Reverse balayage is a hair coloring technique that brings out natural-looking lowlights to the tresses. Essentially, the same techniques with balayage are used, however, instead of concentrating on sweeping or painting lighter colors on the top layers of the hair, the focus is on the deeper ones underneath. Reverse balayage goes deep, meaning the low lights and undertones are darker and the highlights that are painted on top are a deeper shade than you’d choose with a regular balayage. The darker strands that are painted on sit just below the lighter sections helping to give off a smudged look, making the light and darker tones blend more seamlessly.
Reverse Balayage #1: Reverse Balayage with Dusty Purple Tones
An inverted balayage is a great way to add natural dimension and depth to your hair if it is already blonde. The process is quite simple, as there is usually no bleach involved. Ask your stylist to determine what color lowlight would look best to break up your blonde. also, ask their opinion on what color toner would be best for the blonde you currently have. In this case, a purple toner was used to cancel out the warmth and yellow tones of her previous color. This resulted in a beautiful dusty, ashy blonde.
Reverse Balayage #2: Bronde Highlights and Lowlights
If you’re looking for a low-maintenance color, ask your stylist to try a balayage. Balayage is another word for free-form painting. The stylist uses sweeping motions with their color brush to create natural looks. A balayage does not go all the way up to the root as a highlight does, which allows for a natural grow-out. If your hair is already light and you’re looking for moẻ dimension, try a reverse balayage. It will give you the same look by adding lowlights instead of using bleach.
#3: Reverse Balayage Blonde Ombre
Try a reverse balayage blonde ombre on your highlighted or scalp-bleached hair. Especially if you are looking for less maintenance and want to give it a bit of a break. Your colorist will put a semi-permanent color on your roots and leave out all the blonde ends. This will create a seamless ombre effect. Ombres are known for going from darker roots to lighter lengths and the lightest ends.
#4: Reverse Balayage Highlights on Dark Brown Hair
Ask for reverse balayage highlights on your dark brown hair to achieve the lived-in blonde look. It’s super low maintenance and much gentle on your hair. Your colorist may have to pre-tone your hair before you go from blonde to brown reverse balayage.
Reverse Balayge #5: Blonde Lowlights and Root Smudge
Consider a blonde reverse balayage to richen your ash blonde this season. I like to add blonde lowlights and root smudge them to create dimension and deepen the blonde. A root smudge is an excellent option to create a soft grow-out. Plus, it’s also a great way to minimize maintenance while staying light.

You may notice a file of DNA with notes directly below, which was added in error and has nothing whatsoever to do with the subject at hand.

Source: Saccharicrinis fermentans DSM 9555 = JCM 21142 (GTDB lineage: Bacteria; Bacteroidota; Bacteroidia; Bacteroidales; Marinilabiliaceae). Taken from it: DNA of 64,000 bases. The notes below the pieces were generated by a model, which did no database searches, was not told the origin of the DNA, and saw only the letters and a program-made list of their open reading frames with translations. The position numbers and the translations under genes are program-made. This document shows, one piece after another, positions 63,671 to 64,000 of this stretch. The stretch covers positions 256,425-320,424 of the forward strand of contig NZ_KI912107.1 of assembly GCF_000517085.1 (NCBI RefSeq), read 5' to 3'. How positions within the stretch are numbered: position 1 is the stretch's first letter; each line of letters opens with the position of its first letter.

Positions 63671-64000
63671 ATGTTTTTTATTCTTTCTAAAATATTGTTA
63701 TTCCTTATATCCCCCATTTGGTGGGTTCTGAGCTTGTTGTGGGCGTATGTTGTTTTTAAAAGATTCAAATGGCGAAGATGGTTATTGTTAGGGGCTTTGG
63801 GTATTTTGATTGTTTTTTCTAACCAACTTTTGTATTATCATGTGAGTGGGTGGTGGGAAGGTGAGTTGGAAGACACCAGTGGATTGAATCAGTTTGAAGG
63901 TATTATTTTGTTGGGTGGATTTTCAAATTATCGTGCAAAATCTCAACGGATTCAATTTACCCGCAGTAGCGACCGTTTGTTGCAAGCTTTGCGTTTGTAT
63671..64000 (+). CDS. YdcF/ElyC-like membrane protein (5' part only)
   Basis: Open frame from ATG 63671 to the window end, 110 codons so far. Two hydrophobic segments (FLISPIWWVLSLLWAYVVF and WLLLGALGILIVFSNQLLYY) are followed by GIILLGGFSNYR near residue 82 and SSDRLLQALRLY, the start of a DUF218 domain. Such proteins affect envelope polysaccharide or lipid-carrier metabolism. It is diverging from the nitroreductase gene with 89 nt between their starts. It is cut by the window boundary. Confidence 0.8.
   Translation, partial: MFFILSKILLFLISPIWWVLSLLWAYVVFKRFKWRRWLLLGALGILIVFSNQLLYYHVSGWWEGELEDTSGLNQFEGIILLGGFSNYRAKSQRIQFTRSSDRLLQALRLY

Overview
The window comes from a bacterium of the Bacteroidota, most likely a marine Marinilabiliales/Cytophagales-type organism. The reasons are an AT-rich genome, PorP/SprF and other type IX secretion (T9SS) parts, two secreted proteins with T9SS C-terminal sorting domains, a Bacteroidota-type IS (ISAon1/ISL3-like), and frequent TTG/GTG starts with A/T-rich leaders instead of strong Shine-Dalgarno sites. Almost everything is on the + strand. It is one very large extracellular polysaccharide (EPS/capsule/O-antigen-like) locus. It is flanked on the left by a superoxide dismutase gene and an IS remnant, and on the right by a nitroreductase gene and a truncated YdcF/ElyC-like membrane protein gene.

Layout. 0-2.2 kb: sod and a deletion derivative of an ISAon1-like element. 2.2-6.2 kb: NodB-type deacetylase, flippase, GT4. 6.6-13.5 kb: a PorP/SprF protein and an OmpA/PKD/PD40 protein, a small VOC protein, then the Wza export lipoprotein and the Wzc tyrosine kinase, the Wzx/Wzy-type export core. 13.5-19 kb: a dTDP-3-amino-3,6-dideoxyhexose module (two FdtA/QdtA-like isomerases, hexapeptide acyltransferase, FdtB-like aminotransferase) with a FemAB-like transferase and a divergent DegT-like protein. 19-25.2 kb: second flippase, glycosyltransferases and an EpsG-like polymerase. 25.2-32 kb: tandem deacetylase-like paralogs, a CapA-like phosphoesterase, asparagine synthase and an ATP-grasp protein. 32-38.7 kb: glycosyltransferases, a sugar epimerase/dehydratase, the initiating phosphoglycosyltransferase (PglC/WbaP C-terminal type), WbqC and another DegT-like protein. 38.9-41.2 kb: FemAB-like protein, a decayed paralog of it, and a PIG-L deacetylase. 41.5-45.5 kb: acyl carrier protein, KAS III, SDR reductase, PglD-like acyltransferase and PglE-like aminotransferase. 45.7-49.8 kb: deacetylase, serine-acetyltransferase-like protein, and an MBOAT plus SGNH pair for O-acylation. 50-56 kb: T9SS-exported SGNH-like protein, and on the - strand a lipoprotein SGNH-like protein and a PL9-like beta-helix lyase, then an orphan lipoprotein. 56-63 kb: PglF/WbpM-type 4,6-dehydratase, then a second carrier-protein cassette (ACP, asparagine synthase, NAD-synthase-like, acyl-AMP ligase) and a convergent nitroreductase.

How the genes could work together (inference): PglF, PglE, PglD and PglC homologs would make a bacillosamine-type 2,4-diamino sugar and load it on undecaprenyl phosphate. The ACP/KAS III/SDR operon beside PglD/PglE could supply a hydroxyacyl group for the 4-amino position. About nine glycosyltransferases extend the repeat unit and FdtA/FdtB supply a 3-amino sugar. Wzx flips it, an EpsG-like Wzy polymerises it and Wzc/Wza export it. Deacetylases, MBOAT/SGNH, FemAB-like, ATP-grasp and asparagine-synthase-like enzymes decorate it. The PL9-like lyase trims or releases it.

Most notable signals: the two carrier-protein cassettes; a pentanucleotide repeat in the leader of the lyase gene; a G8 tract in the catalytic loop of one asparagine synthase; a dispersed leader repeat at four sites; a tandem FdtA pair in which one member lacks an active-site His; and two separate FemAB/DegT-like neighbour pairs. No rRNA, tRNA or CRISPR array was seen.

#6. Rose Gold Reverse Balayage
If you like the color pink, rose gold is a must-try for you! rose gold is the perfect combination of pastel pink and gold. And it creates a beautiful, dusty blend. This color is only attainable on pre-lightened hair. ask your stylist if they can apply this color after highlights or balayage.
#7. Beige Blonde Balayage With Dark Roots
A beige blonde balayage with dark roots is a perfect low-maintenance color. When scanning the internet for the perfect color, look for ashy and sun-kissed blonde. Be sure to go over your hair inspo with your stylist to choose the perfect color for you.
Reverse Balayage #8: Dimensional Blonde-brown balayage
If you looking for a way to add lots of dimensions back into your hair, try a blonde-brown balayage. A light-to-dark reverse balayage is the best way to accomplish this. take several large sections of hair where you want to put a lowlight and melt a glaze from root to end. Apply using a semi-permanent gloss so you can go back to bright blonde easily.
Reverse Balayage #9. Brunette Balayage And Root Drop
Brunette balayage and root drops are a perfect way to transition into the next season. Warm copper brown roots melted into a wheaty blonde add the right amount of color variation. Going darker doesn’t have to be scary. Talk to your hair colorist about getting thể gradually, more of a balayage look. You can always have those lighter pieces toned darker at any time, giving you more color to play with
#10. Soft Chestnut Brown Balayage
Try a warm chestnut brown balayage if your skin tone has a warning undertone. Chestnut brown has hints of golden auburn and spicy chocolate brown. Adding a few pops of beige blonde lends dimension and contrast. Talk to your stylist about which tone would work for your skin tone.
Reverse Balayage #11: Blended Balayage On Dark Hair
Blended balayage on dark hair is the hottest hair trend right now. Reverse balayage on dark hair is adding a darker base color and lowlights to lighter brown hair. balayage is a French word meaning “to sweep” most people think of it as hair painting. Either way, balayage makes beautifully blended hairstyles.